I am continually impressed with the amount of time and energy that these review participants are willing to give to this assessment process. In a period when professional demands seem to press more and more strongly on everyone, these individuals have taken six to seven days total away from their jobs, on average, to participate in this assessment. Their willingness to do so speaks to the importance they attach to the NIST mission and to their commitment to the idea of striving for improved performance through performance measurement. I wish to thank the expert members of the Board and panels for their participation in and dedication to this process. Without their willingness to contribute their time and expertise, NIST would be deprived of a valuable management tool.
I am also impressed with the responsiveness of NIST to the findings of the Board and its panels. NIST managers and scientists have treated the assessment process as an opportunity to gain fresh insight into their programs and customers and have modified their plans and programs according to these insights. It is reassuring to see a federal agency so committed to program excellence and responsiveness to customer needs. The success of this assessment is dependent upon NIST cooperation and receptiveness to the inquiries and activities of the Board and panels. We thank NIST staff for the time spent in meeting with Board and panel members, as well as the time spent in preparing background information for them.
In 2001, NIST celebrates the centennial of its founding as the National Bureau of Standards in 1901. The contributions that this agency has made to the common good, to the advancement of national interests, and to the advancement of science and engineering in those 100 years are widely recognized. NIST can be
proud of the many and diverse achievements its staff have realized over its history. The Board and panel members join me in congratulating the current staff on this milestone in the agency’s history.
In carrying out this assessment, the Board and panels sought to meet the specific charge given by NIST and reproduced in Appendix A. I hope that the readers of this report find it to be fully responsive to the charge and that those with responsibility for oversight of NIST programs will regard this report as a useful tool in efforts to continually improve the programs of that respected institution.
Linda Capuano, Chair
Board on Assessment of NIST Programs
Acknowledgment of Reviewers
This report has been reviewed by individuals chosen for their diverse perspectives and technical expertise, in accordance with procedures approved by the NRC’s Report Review Committee. The purpose of this independent review is to provide candid and critical comments that will assist the institution in making its published report as sound as possible and to ensure that the report meets institutional standards for objectivity, evidence, and responsiveness to the study charge. The review comments and draft manuscript remain confidential to protect the integrity of the deliberative process. We wish to thank the following individuals for their review of this report:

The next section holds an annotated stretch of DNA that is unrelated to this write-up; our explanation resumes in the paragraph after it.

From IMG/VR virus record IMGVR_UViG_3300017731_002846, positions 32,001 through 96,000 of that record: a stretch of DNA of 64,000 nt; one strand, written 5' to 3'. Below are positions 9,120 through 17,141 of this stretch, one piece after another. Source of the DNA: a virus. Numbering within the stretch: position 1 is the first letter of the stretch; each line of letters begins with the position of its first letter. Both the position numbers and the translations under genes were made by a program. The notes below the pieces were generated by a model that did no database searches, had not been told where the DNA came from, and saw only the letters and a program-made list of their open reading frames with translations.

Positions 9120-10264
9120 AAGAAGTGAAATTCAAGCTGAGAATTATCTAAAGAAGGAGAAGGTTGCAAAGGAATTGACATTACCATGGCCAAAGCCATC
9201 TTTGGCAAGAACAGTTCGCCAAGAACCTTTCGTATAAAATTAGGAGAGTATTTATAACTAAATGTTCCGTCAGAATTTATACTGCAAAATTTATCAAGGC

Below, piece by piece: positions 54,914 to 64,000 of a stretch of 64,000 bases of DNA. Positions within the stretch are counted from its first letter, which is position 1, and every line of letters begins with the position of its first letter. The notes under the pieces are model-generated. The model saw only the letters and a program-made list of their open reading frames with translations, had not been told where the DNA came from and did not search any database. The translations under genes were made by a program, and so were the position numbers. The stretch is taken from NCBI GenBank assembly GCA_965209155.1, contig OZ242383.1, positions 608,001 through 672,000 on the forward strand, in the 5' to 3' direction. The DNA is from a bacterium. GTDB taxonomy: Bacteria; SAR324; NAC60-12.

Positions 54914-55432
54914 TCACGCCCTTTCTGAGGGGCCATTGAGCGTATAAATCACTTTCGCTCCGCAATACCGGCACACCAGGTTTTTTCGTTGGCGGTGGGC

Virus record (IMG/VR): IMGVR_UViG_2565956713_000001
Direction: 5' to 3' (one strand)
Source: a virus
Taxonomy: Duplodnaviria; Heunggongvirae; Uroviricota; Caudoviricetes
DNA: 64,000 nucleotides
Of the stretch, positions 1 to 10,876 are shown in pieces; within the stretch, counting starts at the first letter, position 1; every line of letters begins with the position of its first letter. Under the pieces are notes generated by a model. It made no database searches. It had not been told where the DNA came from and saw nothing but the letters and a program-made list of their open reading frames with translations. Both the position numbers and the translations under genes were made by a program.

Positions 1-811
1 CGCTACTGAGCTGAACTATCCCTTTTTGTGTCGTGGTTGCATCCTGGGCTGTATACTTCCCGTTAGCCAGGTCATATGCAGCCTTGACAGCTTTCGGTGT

Ronald L.Alpert, Factory Mutual Research Corporation,
Robert Blancett, U.S. Gypsum Research and Technology, Inc.,
Steven J.Bomba, sjBomba Company,
Rinn Cleavelin, International SEMATECH,
John W.Coburn, IBM Almaden (retired),
R.Graham Cooks, Purdue University,
Simon Gibbs, Sony Electronics, Inc.,
Alastair M.Glass, Lucent Technologies,
Phillip Gould, University of Connecticut,
Andrew J.Hazelton, Nikon Research Corporation of America,
Roger F.Hoyt, IBM Technology Group,
Jeremy Isenberg, Weidlinger Associates, Inc.,
Brian W.Kernighan, Princeton University,
James McElroy, National Electronics Manufacturing Initiative,
Peter G.Neumann, SRI International,
James B.Nottke, DuPont Company (retired),
John R.Rice, Purdue University,
Harvey W.Schadler, General Electric Corporate Research and Development (retired),
Don W.Shaw, Texas Instruments, Inc. (retired),
James J.Solberg, Purdue University,
Neal Sullivan, Schlumberger Semiconductor Solutions,
James S.Thorp, Cornell University,
Barry M.Trost, Stanford University,
John L.Volakis, University of Michigan,
John B.Wachtman, Jr., Rutgers University (retired),
C.Grant Willson, University of Texas, and
James C.Wyant, University of Arizona.
Although the individuals listed above have provided many constructive comments and suggestions, they were not asked to endorse the conclusions or recommendations, nor did they see the final draft of the report before its release. The review of this report was overseen by Norman Hackerman, the Robert A.Welch Foundation, appointed by the NRC’s Division on Engineering and Physical Sciences, who was responsible for making certain that an independent examination of this report was carried out in accordance with institutional procedures and that all review comments were carefully considered. Responsibility for the final content of this report rests entirely with the authoring committee and the institution.